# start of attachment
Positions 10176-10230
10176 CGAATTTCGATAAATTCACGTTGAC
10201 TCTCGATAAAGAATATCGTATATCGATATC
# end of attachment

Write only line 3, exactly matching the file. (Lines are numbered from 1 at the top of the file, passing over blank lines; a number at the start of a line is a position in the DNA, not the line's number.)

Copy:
10201 TCTCGATAAAGAATATCGTATATCGATATC